From a young age, new Association of Directors of Children’s Services (ADCS) president Rachel Dickinson has been motivated by a strong sense of social justice.
As a schoolgirl, Dickinson recalls being aware of the very different home lives of two of her friends, one a young carer and the other a child in care.
Motivated to “make a difference”, Dickinson, who succeeds Stuart Gallimore as president of the ADCS, made a conscious decision during her A-levels to become a social worker. This feeling has stayed with her in a career that has taken her from frontline practice to assistant director for children’s care at Derby council, before stints as director of children’s services at Leicester and Barnsley, where she now has responsibility for children’s and adults’ services as executive director for people.
Child poverty a major challenge
It also looks set to shape Dickinson’s year as ADCS president. In particular, she identifies growing child poverty as one of the major challenges facing children’s services and hopes the association can work with the government to tackle the issue.
Last month, official government statistics showed there were 4.1 million children living in relative poverty, after housing costs, in the UK in 2017-18, up from 3.6 million in 2011-12.
Demand for children’s services has risen in step with this rise in poverty, according to government data. This shows that, from 2013-18, the number of children in need in England increased by 7%, from 378,030 to 404,710, and the number subject to a child protection plan rose by a quarter to 53,790.
Dickinson says poverty often increases stress among families and can lead to a variety of issues, particularly domestic abuse, mental ill health and substance misuse, that are associated with children being in need. There is a strong association between family poverty and child abuse and neglect, a 2016 review of the evidence by the Joseph Rowntree Foundation found. And the rise in child protection plans from 2013-18 was driven by increases in cases of neglect and emotional abuse, the two categories of risk particularly associated with poverty.
Dickinson says she is aiming to use her presidential profile to generate a “more robust response” from the government to child poverty and wants the association to “maintain visibility” on the subject.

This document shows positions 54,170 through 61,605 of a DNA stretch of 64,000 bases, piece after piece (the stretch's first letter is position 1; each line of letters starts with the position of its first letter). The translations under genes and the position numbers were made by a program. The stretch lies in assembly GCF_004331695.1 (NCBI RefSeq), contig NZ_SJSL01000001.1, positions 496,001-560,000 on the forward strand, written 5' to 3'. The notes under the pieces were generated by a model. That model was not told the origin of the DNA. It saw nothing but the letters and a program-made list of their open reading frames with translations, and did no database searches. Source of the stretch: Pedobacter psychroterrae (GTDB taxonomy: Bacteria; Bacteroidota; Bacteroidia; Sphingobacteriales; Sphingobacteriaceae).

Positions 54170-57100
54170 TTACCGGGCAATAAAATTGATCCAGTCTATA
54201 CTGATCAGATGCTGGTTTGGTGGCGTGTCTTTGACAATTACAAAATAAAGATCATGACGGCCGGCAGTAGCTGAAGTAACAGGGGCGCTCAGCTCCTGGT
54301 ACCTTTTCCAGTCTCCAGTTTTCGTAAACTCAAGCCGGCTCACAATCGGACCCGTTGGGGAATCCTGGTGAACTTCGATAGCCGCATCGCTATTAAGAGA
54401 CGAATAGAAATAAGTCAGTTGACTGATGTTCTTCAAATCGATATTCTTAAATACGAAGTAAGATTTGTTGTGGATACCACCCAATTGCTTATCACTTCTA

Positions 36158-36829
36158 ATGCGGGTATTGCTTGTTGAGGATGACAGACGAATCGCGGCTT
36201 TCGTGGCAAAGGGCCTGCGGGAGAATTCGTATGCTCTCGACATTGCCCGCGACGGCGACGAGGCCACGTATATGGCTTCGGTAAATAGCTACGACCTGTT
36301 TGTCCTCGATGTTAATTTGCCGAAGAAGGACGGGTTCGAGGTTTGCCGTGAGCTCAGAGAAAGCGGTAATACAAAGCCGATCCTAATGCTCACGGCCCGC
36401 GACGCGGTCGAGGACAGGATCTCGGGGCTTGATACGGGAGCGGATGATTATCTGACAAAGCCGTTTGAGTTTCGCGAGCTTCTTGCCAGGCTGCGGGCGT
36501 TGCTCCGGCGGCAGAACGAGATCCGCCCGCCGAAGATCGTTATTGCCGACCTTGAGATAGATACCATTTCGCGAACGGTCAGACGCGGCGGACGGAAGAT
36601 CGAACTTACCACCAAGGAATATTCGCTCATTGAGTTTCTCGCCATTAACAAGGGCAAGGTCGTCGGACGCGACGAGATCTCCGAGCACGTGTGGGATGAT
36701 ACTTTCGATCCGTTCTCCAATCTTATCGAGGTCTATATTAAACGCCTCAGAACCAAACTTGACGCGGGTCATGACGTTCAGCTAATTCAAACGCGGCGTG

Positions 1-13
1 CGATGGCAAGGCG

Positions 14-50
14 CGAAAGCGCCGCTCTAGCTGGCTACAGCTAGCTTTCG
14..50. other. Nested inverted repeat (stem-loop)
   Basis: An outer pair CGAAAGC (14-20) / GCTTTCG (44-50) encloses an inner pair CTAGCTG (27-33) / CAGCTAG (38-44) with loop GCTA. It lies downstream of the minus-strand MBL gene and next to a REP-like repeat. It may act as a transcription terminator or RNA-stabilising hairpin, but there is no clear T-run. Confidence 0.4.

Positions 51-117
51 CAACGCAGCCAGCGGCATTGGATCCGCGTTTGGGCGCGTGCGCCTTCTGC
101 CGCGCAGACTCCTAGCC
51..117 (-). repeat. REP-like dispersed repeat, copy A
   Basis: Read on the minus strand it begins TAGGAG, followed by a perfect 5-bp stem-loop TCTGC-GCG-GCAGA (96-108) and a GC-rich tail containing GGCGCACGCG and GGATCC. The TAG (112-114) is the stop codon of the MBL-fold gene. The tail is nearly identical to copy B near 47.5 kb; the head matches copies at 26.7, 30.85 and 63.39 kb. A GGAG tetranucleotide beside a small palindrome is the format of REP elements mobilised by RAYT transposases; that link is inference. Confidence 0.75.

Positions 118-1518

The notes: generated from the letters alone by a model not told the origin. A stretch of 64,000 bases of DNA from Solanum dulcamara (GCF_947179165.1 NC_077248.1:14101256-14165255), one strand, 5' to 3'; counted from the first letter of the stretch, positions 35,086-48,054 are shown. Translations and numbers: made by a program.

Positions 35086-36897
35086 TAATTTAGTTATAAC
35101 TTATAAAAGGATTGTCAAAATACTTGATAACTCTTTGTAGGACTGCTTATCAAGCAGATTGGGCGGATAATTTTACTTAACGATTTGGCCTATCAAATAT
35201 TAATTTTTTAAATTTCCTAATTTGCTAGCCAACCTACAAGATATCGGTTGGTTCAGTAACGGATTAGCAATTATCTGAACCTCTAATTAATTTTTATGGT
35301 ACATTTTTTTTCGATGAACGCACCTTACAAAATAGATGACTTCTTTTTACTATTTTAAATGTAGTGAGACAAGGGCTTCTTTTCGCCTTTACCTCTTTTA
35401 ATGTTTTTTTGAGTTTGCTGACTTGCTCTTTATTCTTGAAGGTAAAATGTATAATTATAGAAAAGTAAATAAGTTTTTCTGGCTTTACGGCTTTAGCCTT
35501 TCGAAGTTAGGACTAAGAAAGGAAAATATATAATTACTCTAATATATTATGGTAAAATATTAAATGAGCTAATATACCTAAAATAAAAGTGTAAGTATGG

“I will continue to raise the issue of disgraceful levels of child and family poverty in this country loudly in my conversations with ministers and others and to highlight the unintended impact of some government policies which make the lives of children and their families harder.”
Early help services suffering
However, Dickinson feels the funding environment facing local authorities is undermining efforts to tackle poverty and, by extension, demand for children’s social care.
While councils have largely protected children’s social care expenditure despite overall reductions in their budgets, there has been a significant shift within this budget away from early help and prevention towards statutory services.
This was set out in the National Audit Office’s (NAO) Pressures on children’s social care report, published in January. This found that in real terms, spending on looked-after children and safeguarding rose by 20% and 10% respectively from 2010-11 to 2017-18, but there was a 69% reduction in expenditure on youth services and a 58% decrease in finance for Sure Start children’s centres.
In the climate of reduced government funding and rising need, Dickinson says councils have had to make “tough decisions” about how funds are allocated and what services are cut.
However, she adds that cuts to these services, which often tackle the root causes of families’ issues, have added to demand on statutory children’s services, something which she says doesn’t make sense.
Though hard evidence for this is, as yet, difficult to find – the NAO found that local authorities that had closed children’s centres had seen a slight fall in child protection plans, rather than the expected increase – Dickinson is clear that there is such a link.
“It’s counter-intuitive because, if you pull back from early help prevention services, you’re stirring up trouble… in terms of the demand on children’s social care. But, equally important, we know that, if you get in [to help children] early, you have the greatest chance of improving children’s lives.
“Without investment in early intervention, the needs of growing numbers children and families are likely to escalate and reach crisis point this will result in huge human, and financial, costs.”
Need for early help prevention
The ADCS has long banged the drum for protecting investment in early help and prevention. Its October 2017 report, A country that works for all children, argued that a preventive approach to improving children’s outcomes should be the “golden thread” running through all government policy and that this was the best way of turning round the lives of the most disadvantaged children.
Dickinson says the report and the agenda it provides will be a platform for her leadership, as it was for Gallimore, her predecessor.